in a protocol and not inserted in the main text, is, given its
fundamental importance, extremely astonishing and might have
contributed to many misunderstandings.
The Additon of part III
Later, the European Parliament published
text with the same
title, but this time with the additional rubric: ‘adopted by consensus
in the European Convention, and on the 13 June and 10 July 2003
presented to the president of the European Council in Rome’ (ISBN
92-78-40195-1). Compared with the publication mentioned above, we have
now a book of VIII + 352 pages. In this version, there is added to the
first two parts a Part III on ‘the policies and functioning of the
union’ (180 pages) and a Part IV, ‘general and final clauses’ (5
pages). Two further protocols were added, and three ‘declarations’ In
Part IV, Article 6 says explicitly: The protocols to this treaty form
an integral part thereof.’ (IV-442)
What has happened here? In essence, Part III attempts to summarise the
previous European treaties To a large extent it consists of specific
laws, which should not be part of a constitution. I take a random
example: in Section IV, speaking of agriculture and fisheries, Article
122 (3) says: ’For the products specified in Appendix I, Articles
III-123 to III-128 apply.’. In “appendix I” you find mentioned the
treatment of natural honey and birds’ eggs.
In the Inter-governmental Conference of 18 June 2004 some formulations
were changed and a continuous numbering of all the articles introduced.
In France, before the Referendum, copies
this second long text
were distributed to all households – but leaving out just those
protocols which are so important.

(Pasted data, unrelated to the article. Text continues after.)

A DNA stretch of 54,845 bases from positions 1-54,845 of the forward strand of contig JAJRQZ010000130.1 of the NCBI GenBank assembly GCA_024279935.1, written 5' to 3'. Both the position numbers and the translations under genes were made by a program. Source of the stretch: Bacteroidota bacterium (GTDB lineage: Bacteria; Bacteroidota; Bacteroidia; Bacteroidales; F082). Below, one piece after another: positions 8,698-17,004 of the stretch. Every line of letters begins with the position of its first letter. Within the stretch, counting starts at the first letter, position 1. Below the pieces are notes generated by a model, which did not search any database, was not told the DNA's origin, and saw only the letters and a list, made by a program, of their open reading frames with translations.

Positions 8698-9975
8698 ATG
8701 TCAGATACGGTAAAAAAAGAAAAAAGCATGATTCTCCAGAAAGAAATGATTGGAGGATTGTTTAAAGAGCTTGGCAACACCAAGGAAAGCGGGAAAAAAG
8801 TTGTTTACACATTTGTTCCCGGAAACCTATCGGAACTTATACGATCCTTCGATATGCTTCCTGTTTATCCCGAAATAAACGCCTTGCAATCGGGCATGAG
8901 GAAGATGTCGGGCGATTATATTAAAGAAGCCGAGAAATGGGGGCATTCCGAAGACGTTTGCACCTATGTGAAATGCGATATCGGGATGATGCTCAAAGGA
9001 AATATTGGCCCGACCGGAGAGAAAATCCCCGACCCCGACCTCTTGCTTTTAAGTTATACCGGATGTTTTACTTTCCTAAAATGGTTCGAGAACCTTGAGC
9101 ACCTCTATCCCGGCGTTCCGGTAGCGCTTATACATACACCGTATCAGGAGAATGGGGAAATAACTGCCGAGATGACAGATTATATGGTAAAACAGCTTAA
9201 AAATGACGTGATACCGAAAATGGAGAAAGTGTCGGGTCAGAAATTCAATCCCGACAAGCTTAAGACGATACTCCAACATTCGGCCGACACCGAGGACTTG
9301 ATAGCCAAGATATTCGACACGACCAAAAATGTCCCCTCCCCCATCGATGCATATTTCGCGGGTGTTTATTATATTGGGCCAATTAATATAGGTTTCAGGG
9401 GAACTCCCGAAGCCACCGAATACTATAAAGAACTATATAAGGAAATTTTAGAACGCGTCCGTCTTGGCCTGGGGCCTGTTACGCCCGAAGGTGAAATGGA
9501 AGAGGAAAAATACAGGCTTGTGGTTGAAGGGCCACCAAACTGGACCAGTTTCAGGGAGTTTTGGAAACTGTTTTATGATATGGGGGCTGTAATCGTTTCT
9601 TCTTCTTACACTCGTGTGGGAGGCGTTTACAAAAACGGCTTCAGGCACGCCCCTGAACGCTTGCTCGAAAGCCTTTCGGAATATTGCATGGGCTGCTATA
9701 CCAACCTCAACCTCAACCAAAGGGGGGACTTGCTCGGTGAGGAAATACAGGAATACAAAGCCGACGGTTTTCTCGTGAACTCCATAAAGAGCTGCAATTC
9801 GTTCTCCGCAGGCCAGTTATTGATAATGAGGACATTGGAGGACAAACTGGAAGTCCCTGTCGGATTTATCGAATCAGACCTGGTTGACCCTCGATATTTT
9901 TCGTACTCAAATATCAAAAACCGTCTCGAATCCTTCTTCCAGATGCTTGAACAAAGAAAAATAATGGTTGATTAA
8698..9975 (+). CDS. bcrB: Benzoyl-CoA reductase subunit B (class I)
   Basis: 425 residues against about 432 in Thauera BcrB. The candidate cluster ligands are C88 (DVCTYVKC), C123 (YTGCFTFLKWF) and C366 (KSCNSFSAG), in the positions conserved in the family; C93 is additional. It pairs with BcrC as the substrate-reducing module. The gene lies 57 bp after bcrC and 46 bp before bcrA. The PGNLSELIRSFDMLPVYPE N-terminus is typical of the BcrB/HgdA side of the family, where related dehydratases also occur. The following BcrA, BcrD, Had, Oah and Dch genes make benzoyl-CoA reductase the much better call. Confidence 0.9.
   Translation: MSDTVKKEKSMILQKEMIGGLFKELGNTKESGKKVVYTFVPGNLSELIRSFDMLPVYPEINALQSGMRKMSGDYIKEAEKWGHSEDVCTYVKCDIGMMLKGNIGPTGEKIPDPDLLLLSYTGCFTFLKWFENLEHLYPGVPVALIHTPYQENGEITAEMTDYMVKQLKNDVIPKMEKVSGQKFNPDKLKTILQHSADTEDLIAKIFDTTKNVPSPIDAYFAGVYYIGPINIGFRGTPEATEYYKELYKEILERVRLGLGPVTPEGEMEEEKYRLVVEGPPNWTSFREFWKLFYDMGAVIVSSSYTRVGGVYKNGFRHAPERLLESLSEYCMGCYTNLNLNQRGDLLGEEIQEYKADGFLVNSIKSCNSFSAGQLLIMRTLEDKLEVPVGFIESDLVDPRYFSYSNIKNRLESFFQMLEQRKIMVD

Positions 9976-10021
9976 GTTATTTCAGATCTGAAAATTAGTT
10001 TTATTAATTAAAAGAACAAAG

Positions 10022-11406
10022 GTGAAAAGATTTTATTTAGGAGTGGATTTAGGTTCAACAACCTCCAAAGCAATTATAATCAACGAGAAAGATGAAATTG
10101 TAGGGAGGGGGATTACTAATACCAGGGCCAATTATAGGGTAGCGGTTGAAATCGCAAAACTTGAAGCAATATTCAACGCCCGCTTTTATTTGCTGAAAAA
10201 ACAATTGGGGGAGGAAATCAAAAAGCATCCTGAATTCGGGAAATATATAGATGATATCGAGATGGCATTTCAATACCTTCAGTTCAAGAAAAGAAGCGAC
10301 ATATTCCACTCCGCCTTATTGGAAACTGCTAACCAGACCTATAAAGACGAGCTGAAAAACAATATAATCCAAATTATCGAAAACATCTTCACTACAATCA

The European Parliament itself ordered a new edition entitled:
‘The European Parliament and ... the European Constitution’
(Publications’ Office, ISBN 92-823-1897-4). This paperback of 201 pages
in small print has a Preface by Josep Borrell Fontelles, President of
the European Parliament. Then it reports, "the resolution accepted by
the European Parliament on the 12th January 2005 on the Treaty for a
Constitution for Europe" and the text of the "Treaty for a constitution
for Europe" itself, which is no longer called a ‘draft treaty’. The
Parliament ‘endorses this ratification without difficulty’. It is
astonishing to realise that again, in this official publication which
appeared simultaneously in other European languages, all the protocols
and declarations are omitted, although they explicitly belong to the
Those who wish to procure themselves the actual protocols and
declarations, in the Information Office of the European Parliament in
Brussels, are referred to another desk outside this Office, where the
texts can be printed for them personally.
Meanwhile, we have 36 protocols and three annexes together with 30